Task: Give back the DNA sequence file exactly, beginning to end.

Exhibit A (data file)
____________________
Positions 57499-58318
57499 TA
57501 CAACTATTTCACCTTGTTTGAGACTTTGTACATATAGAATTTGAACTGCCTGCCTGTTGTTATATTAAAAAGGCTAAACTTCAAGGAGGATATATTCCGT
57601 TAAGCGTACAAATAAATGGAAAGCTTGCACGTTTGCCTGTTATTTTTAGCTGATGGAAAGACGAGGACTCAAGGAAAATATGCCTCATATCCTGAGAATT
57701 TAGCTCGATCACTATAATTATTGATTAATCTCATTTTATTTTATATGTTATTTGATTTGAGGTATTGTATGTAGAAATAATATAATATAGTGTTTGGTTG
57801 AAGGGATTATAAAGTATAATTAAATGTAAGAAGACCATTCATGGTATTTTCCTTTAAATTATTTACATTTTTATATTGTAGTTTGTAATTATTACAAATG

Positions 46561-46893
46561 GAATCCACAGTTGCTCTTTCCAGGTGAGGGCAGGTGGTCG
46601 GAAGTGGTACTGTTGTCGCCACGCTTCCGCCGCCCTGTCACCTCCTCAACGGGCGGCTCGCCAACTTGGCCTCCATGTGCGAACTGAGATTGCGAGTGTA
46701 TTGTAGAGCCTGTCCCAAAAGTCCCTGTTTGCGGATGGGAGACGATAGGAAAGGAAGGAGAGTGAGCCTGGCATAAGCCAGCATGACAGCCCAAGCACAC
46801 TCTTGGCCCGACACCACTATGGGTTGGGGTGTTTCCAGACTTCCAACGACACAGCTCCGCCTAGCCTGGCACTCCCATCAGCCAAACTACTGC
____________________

Positions 57499-58318
57499 TA
57501 CAACTATTTCACCTTGTTTGAGACTTTGTACATATAGAATTTGAACTGCCTGCCTGTTGTTATATTAAAAAGGCTAAACTTCAAGGAGGATATATTCCGT
57601 TAAGCGTACAAATAAATGGAAAGCTTGCACGTTTGCCTGTTATTTTTAGCTGATGGAAAGACGAGGACTCAAGGAAAATATGCCTCATATCCTGAGAATT
57701 TAGCTCGATCACTATAATTATTGATTAATCTCATTTTATTTTATATGTTATTTGATTTGAGGTATTGTATGTAGAAATAATATAATATAGTGTTTGGTTG
57801 AAGGGATTATAAAGTATAATTAAATGTAAGAAGACCATTCATGGTATTTTCCTTTAAATTATTTACATTTTTATATTGTAGTTTGTAATTATTACAAATG

Positions 46561-46893
46561 GAATCCACAGTTGCTCTTTCCAGGTGAGGGCAGGTGGTCG
46601 GAAGTGGTACTGTTGTCGCCACGCTTCCGCCGCCCTGTCACCTCCTCAACGGGCGGCTCGCCAACTTGGCCTCCATGTGCGAACTGAGATTGCGAGTGTA
46701 TTGTAGAGCCTGTCCCAAAAGTCCCTGTTTGCGGATGGGAGACGATAGGAAAGGAAGGAGAGTGAGCCTGGCATAAGCCAGCATGACAGCCCAAGCACAC
46801 TCTTGGCCCGACACCACTATGGGTTGGGGTGTTTCCAGACTTCCAACGACACAGCTCCGCCTAGCCTGGCACTCCCATCAGCCAAACTACTGC